Breakthrough design at UBCO vastly improves mechanical heart valve

UBCO's valve breakthrough

Researchers at the University of British Columbia Okanagan continue to chase advancements in heart valve reliability, with new research coming out of the campus possibly taking the current ‘gold standard’ to the next level.

A team of researchers at UBCO’s Heart Valve Performance Lab has developed a way to improve overall blood flow through the valves, so the design of mechanical heart valves will more closely match the real thing.

“Despite more than 40 years of research, we are still chasing the goal of creating mechanical heart valves that perform consistently and seamlessly inside the human body,” explains Dr. Hadi Mohammadi, an associate professor at the School of Engineering and lead researcher for the HVPL. “The way blood travels through the body is very unique to a person’s physiology, so a ‘one-size fits all’ valve has always been a real challenge.”

The team has developed an innovative mechanical bileaflet that enables the mechanical heart valve to function just like the real thing. A bileaflet valve—two semicircular leaflets that pivot on hinges—is a mechanical gateway that allows consistent blood-flow and ensures the flow is in one direction.

Bileaflets were invented decades ago but there remains a small risk of blood clots or even a backflow of blood but Mohammadi believes he’s found a way to fix the problem.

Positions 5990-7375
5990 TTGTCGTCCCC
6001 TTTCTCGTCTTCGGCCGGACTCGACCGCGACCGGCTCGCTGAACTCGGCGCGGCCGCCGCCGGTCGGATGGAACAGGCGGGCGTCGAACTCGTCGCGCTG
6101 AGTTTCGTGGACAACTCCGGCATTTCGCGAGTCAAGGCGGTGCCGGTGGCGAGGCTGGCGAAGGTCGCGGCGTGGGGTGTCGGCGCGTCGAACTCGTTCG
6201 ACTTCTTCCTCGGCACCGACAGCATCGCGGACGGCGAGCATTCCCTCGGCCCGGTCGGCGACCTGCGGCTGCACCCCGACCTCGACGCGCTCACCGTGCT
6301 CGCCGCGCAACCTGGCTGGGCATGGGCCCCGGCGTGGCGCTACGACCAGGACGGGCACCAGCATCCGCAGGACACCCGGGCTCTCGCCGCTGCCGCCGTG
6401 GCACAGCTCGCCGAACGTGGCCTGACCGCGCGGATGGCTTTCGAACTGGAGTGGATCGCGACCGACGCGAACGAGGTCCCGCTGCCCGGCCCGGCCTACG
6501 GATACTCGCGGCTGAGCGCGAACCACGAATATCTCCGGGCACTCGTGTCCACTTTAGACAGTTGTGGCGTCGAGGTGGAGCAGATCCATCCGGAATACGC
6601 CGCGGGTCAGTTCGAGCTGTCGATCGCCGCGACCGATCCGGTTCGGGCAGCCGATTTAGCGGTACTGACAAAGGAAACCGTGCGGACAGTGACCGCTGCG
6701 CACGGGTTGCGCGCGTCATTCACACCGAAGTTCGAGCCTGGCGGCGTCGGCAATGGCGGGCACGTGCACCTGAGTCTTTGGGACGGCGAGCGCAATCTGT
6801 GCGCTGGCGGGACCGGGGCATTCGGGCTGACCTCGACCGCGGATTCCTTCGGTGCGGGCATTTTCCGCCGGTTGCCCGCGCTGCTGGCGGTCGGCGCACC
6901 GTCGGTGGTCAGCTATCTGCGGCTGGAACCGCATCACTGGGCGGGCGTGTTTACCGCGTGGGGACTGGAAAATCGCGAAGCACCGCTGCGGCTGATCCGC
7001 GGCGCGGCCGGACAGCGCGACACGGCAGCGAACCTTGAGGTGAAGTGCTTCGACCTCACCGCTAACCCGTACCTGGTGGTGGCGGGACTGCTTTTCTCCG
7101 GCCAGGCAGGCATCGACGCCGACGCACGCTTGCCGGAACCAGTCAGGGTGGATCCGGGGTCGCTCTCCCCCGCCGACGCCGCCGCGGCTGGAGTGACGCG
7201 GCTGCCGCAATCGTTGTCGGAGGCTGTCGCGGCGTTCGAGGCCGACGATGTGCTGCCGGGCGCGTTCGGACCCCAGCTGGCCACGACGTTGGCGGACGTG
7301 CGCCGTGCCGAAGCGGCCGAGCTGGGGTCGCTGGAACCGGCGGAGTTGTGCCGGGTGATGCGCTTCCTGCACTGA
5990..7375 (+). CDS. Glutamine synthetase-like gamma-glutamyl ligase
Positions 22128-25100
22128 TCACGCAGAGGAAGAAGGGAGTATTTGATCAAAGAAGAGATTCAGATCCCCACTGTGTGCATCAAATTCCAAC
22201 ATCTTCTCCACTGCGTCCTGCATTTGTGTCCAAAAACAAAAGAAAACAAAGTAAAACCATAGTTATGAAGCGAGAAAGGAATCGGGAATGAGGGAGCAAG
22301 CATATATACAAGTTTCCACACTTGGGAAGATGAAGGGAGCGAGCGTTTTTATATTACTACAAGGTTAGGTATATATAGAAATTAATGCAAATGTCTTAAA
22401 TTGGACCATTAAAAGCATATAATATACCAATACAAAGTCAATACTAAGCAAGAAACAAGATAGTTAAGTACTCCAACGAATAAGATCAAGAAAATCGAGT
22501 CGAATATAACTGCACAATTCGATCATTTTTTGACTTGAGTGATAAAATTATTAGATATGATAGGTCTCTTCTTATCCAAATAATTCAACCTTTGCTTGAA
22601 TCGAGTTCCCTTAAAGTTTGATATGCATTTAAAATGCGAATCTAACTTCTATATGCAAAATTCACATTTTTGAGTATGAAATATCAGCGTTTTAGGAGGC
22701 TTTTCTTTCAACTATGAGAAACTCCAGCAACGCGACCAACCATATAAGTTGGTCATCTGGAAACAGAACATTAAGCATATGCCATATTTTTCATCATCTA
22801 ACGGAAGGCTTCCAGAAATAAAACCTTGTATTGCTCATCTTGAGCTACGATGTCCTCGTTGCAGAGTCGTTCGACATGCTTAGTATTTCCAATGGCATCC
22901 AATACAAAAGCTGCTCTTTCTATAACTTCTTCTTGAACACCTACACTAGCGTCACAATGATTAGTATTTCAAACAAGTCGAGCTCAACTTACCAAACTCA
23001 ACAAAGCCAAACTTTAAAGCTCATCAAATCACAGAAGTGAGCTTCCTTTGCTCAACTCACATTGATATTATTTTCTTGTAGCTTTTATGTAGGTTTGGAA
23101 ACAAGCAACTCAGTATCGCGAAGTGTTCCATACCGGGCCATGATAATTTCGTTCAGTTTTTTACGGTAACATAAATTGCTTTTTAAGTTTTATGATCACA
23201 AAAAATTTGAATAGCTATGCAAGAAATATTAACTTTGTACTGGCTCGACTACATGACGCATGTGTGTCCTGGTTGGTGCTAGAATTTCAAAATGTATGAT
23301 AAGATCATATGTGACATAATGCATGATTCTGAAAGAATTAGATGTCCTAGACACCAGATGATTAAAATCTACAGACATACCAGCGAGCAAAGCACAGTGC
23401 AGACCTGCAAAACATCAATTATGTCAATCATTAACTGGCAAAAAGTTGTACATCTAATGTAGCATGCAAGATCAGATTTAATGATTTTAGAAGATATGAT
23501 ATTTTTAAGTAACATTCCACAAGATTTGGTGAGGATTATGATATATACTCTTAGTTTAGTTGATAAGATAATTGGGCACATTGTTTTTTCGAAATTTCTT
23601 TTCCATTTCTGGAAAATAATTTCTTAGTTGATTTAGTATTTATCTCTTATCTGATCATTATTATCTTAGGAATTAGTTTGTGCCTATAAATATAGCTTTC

“Our findings show our apex heart valve maintains consistent flow as a result of its breakthrough design —specifically the valve’s curvature which mitigates clotting.”

This modification may not be used on humans for a while (possibly decades), but Mohammadi says he is confident his novel leaflet-shaped valve is the way of the future.

“The work we’re doing has resulted in the design of a valve which may serve as the foundation for the next generation of bileaflet mechanical heart valves,” he says.

“Our research, with computer simulation and in-vitro studies, helped evaluate the performance of the proposed valve and also compare it to the industry gold standard.”

The researchers are now in the process of developing 3D-printed, carbon and aluminum prototypes of the valve for further testing.

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